After Kohl, Germany Shifts Left Sunday's Win by Social Democrat Leader Gerhard Schroder Reflects Trend in Other European Nations

By Peter Ford, writer of The Christian Science Monitor | The Christian Science Monitor, September 29, 1998 | Go to article overview

After Kohl, Germany Shifts Left Sunday's Win by Social Democrat Leader Gerhard Schroder Reflects Trend in Other European Nations


Peter Ford, writer of The Christian Science Monitor, The Christian Science Monitor


In the end, he overstayed his welcome.

Helmut Kohl, who had made so much history during his record- setting 16 years at Germany's helm, made it again as he lost last Sunday's elections: He became the first chancellor since World War II to be voted out of office by an electorate simply tired of a leader who had run out of ideas.

By turning in unexpectedly large numbers to Social Democratic candidate Gerhard Schroder, Germans expressed their desire for a fresh approach to their future as a new century beckons.

And the vote brought Europe's most pivotal nation into line with its neighbors, on the center-left. Spain is now the only major European country led by a conservative government.

But the transformations go beyond political alignment.

As Mr. Schroder, born in 1944, declared in his victory statement, "the voters have chosen a generational change."

For the first time, Germany will be ruled by men and women who have no firsthand memories of the war, or Nazi rule, presaging a less-anguished approach to foreign relations.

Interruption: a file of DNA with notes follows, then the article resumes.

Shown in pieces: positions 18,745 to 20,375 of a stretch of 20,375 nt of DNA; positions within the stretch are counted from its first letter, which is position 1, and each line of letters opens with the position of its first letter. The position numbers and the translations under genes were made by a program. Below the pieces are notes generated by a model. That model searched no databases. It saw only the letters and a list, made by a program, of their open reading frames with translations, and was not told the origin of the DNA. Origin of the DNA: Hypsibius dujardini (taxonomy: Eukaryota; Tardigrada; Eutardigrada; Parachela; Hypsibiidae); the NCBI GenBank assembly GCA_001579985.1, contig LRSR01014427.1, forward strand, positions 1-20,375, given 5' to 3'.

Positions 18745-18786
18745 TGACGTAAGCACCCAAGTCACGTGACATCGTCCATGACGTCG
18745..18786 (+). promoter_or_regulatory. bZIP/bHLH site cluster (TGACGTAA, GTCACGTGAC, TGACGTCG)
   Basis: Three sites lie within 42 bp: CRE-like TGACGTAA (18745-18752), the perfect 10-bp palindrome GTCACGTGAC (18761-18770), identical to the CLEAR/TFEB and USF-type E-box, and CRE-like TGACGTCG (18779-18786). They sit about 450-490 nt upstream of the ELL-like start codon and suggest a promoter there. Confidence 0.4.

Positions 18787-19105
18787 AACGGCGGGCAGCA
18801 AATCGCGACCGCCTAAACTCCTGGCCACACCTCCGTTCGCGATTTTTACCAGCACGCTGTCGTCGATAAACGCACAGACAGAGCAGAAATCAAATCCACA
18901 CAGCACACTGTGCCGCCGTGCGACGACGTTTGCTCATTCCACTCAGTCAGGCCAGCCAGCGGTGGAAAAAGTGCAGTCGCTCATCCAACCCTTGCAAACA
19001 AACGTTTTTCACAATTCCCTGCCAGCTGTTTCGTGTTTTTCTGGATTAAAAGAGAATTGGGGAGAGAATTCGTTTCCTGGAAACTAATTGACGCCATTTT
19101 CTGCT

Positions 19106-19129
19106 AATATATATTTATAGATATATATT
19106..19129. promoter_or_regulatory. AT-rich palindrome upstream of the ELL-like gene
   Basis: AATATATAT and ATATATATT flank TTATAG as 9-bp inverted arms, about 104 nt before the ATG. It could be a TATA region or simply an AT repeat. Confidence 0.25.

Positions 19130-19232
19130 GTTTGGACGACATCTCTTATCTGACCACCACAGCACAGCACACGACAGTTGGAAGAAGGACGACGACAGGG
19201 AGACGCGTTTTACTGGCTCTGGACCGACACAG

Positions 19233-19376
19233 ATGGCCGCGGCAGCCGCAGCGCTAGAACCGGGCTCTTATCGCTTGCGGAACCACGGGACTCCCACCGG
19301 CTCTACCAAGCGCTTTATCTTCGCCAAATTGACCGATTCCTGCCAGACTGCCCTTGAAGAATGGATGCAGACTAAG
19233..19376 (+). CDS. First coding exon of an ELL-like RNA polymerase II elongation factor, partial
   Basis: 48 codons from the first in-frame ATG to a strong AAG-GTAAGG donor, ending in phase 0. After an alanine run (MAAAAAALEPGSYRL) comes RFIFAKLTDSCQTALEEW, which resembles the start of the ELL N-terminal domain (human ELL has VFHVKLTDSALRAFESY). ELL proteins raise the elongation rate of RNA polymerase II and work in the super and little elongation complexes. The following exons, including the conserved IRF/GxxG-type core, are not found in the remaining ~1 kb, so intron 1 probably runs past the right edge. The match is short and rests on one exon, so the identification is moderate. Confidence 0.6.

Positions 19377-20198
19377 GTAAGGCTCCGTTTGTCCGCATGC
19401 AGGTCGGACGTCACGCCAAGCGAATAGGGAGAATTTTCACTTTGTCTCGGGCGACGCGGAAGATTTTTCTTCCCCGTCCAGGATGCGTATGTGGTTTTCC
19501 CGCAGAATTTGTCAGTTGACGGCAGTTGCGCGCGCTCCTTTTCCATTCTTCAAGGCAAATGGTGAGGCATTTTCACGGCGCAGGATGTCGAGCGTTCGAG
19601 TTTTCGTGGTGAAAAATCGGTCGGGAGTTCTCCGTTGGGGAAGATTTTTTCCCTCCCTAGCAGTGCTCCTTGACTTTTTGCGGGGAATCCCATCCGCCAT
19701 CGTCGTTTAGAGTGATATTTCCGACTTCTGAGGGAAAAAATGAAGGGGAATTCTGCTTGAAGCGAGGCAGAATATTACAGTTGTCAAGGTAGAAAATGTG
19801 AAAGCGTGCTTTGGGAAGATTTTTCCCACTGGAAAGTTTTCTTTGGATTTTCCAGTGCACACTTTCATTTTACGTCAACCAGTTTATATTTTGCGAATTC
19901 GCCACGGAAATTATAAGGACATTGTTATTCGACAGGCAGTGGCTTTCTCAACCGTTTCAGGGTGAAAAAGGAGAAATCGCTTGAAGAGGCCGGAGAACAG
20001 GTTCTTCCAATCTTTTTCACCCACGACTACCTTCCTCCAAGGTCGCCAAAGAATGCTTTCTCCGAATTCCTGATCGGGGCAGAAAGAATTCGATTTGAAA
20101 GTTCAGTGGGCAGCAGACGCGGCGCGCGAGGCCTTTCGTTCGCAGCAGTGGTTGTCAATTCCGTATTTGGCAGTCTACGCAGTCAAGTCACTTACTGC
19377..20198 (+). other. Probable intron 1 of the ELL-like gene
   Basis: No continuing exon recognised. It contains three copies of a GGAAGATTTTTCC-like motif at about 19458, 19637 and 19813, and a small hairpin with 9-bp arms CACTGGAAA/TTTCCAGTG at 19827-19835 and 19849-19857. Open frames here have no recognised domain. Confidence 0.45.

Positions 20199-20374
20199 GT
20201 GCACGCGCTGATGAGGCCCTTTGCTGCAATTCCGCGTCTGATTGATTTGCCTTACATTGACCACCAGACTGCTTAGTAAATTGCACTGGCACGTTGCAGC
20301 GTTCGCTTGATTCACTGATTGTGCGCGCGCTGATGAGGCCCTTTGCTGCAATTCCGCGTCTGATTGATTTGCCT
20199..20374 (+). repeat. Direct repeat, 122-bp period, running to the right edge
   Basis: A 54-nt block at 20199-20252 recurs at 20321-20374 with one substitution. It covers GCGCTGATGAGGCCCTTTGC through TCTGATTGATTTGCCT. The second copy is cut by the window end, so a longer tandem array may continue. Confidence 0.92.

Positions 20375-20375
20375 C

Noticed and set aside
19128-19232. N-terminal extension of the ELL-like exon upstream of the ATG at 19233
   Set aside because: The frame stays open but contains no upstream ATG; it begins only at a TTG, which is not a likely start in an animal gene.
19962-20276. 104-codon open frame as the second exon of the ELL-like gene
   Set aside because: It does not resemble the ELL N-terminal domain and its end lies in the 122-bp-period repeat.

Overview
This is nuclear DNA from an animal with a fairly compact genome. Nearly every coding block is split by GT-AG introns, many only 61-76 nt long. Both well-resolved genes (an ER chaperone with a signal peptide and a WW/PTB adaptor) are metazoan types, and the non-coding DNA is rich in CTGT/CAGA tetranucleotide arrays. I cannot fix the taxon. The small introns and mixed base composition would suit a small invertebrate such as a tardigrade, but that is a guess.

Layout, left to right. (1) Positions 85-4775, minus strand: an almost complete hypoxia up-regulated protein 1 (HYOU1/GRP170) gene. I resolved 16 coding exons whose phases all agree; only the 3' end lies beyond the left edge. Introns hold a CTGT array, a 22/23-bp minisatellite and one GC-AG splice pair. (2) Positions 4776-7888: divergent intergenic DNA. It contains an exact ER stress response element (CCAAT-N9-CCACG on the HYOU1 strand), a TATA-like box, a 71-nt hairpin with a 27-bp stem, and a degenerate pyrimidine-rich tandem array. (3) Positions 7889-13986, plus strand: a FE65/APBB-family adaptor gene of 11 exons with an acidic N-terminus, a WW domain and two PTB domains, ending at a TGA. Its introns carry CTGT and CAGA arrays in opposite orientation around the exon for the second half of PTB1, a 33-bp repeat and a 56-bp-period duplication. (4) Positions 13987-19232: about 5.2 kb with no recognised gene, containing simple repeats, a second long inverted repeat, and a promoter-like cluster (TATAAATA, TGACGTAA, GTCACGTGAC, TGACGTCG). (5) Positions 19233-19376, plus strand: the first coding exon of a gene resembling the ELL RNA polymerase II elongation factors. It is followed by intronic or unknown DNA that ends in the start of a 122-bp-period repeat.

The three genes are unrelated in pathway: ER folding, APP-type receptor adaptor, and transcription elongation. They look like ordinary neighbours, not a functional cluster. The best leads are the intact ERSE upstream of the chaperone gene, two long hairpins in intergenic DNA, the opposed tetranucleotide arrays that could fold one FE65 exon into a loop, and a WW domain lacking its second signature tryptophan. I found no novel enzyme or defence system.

Also for the first time, it seems from the election results, the environmental party, the Greens, will join the national government, if only as a junior coalition partner with the Social Democratic Party (SPD).

If Schroder invites them to join his Cabinet, Green leaders will enjoy influence unmatched elsewhere in the world to shape policy on everything from taxes to transportation along ecology-friendly lines. Details of Schroder's policy intentions, however, remain sketchy.

Change... with continuity

He won the elections by offering much-sought-after change, but at the same time he was careful not to frighten away the average conservative, consensus-minded German voter. Even in victory, as he addressed his supporters on Sunday night, he maintained this ambiguous stance. "It will be our task to modernize our country thoroughly and overcome the blockage of reforms," he declared, voicing one of his major campaign themes.

But he had scarcely drawn breath before also pledging that "I want to stand for continuity," the other message he had sought to convey.

Underpinning both these strands has been a call for social justice. And although Schroder has made much of the "new center" ground that he has captured, his sense of obligation to traditional SPD voters could make him hesitant to push through hard tax and pension reforms that everyone agrees are needed, but that would be painful and unpopular.

Indeed, the SPD is pledged to roll back even the timid reforms that Mr. …

The rest of this article is only available to active members of Questia

Already a member? Log in now.

Notes for this article

Add a new note
If you are trying to select text to create highlights or citations, remember that you must now click or tap on the first word, and then click or tap on the last word.